Vital link for Trafalgar
DIRECTORS of Trafalgar House might think it somewhat ironic that Hongkong Land now controls their company.
What has been described as probably the worst property crash since the war in Britain - and almost as bad a situation in the United States - has seen Trafalgar write off GBP138 million (about HK$1.6 billion) in 1992, with more to come this year.
Once the third largest engineering firm in the world, it is now known as the ''once great Trafalgar House''.
History has turned on the company. Hongkong Land, which controls Trafalgar House through its 25 per cent holding, was once in a similar position.
The 1982-83 Hongkong property crash left Land $19 billion in debt, forcing it to sell off almost everything it had in order to survive. The ''then great'' Trafalgar House helped out, buying 50 per cent of Land's wholly-owned Gammon Construction.
Land directors and Trafalgar board members have come together again. This time, though, it is a permanent marriage. Simon Keswick is now chairman of both companies and there are three other Jardine men on Trafalgar's board.
Mr Keswick, say Jardine insiders, has given himself two years to turn his latest acquisition around. But, far from shaking up Trafalgar's business three month's after winning control, he is letting its existing plans run their course.
The strategy is simply: reduce exposure to property markets in Britain and US; sell off the hotels, including The Ritz; build up the cruise business; and keep it strong in its worldwide engineering business.
Where the Jardine influence will really make a difference is engineering. This is because Trafalgar expects most of the growth in this division to come from Asia, where it is already using Jardine group contacts and ground knowledge to boost its presence.
''Operationally, the benefits of the 25 per cent investment in Trafalgar by the Jardine Group are having their effects in Southeast Asia,'' said John Fletcher, Trafalgar House director in charge of corporate development worldwide.
Mr Fletcher expects the group's turnover in this part of the world to double to US$2 billion in the next two years.
Last year, Trafalgar saw its engineering and construction businesses turn over about US$5 billion (about HK$15.5 billion). But growth in Britain and the US, as well as the Middle East and South America, is expected to be minimal, so Asia is expected to play and increasingly important role for the group.
''We decided to open [a Hongkong] office with a board director to improve our penetration of the market with a more focused presence,'' Mr Fletcher said.
He added that the Jardine link-up was also certainly a factor in its establishing an Asian base in April.
Trafalgar is planning to expand the office in September. ''It is already clear that there have been significant benefits to having this approach,'' he said.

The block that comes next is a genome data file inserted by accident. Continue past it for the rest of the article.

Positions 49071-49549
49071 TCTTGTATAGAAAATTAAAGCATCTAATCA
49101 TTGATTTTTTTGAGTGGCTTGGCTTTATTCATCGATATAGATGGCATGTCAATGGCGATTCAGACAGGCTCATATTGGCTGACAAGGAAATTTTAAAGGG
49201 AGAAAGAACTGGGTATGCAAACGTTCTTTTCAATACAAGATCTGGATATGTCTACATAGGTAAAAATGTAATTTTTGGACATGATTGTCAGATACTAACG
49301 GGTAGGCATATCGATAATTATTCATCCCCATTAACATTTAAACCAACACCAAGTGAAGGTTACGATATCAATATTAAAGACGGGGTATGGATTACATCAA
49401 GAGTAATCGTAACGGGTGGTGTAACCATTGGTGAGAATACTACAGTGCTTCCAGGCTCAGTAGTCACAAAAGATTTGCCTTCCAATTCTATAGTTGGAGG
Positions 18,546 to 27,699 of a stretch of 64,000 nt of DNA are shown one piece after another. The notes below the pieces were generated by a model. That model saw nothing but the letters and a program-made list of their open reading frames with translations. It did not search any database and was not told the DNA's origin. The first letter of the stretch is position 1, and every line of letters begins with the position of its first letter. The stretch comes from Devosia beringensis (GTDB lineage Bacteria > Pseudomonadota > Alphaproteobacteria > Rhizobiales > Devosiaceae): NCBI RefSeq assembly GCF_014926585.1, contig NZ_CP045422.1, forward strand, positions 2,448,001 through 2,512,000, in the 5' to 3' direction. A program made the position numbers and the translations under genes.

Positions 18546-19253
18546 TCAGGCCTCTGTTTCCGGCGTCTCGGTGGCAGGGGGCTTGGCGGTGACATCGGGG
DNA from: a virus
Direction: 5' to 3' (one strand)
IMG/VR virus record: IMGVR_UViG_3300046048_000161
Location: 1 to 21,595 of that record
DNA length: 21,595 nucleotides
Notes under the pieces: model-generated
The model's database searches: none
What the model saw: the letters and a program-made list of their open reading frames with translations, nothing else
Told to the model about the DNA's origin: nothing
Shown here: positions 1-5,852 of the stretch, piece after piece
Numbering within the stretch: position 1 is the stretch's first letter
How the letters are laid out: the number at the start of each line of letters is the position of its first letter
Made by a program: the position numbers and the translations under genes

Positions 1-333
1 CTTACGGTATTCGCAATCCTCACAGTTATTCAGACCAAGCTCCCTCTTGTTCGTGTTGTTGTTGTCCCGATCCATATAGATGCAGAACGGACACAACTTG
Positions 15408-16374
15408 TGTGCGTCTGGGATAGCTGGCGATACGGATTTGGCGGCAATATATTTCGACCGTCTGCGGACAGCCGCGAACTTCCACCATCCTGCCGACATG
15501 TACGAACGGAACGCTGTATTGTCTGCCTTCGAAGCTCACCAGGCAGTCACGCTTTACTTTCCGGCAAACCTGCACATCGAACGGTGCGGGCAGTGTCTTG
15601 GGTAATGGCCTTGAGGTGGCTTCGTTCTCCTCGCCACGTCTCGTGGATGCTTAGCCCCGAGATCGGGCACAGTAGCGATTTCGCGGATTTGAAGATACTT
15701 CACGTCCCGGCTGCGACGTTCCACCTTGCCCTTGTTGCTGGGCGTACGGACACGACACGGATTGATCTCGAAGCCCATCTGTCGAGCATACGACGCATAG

''Jardine is being very supportive. From a business development position, it is a strong healthy relationship. We are learning what they are about and they are learning what we are about. We are finding everyday areas where we can help them, and vice versa,'' he said.
India is an example where Jardine has benefited from Trafalgar House, which has three companies there. Jardine Fleming, which is breaking into India and trying to develop its business there, has benefited from Trafalgar's contacts and knowledge.
Trafalgar is benefiting from Jardine's Asian joint venture with British Steel, gaining contacts and market research in the steel industry for its engineering subsidiaries.
Also, Trafalgar is using Jardine Davies in the Philippines for advice Trafalgar on positioning in that market. Trafalgar has no office and little experience in the Philippines.
Mr Fletcher, who is in charge of the group's business development worldwide, points to the fact that he spends most of his time in this part of the world as a reflection of the region's importance.
''What we see is an ability to do more large projects in the region. Before Jardine took a stake in the company, we were not able to get the same quality of relationship on a local basis,'' he said.
''The thrust into the region will be technology-led. We will be doing more construction, but that area will not a be a dominant factor in our growth,'' he said.
Trafalgar is working on a number of large construction projects in the region, including a power plant in China; Kuala Lumpur's new $24-billion airport; and the $6.6-billion Tsing Ma bridge, connecting Lantau Island with the mainland, and the only accessroute to the new airport at Chek Lap Kok.
The establishment of a regional base also means that the company can develop a better working relationship with local financial institutions and, therefore, get funding for large projects more easily.
Trafalgar is also on the receiving end of a realisation in Britain of the importance of government support for exporting companies. The government has, in the last 12 months, been backing British companies in foreign markets, with ministerial visits having the greatest effect.
Particular attention has been paid to China, where chairman of the Board of Trade Michael Heseltine and Trade Minister Richard Needham have both led delegations.
''China is a very important market for us, long term. We have an office in Beijing, and about 10 projects going on in China,'' said Mr Fletcher.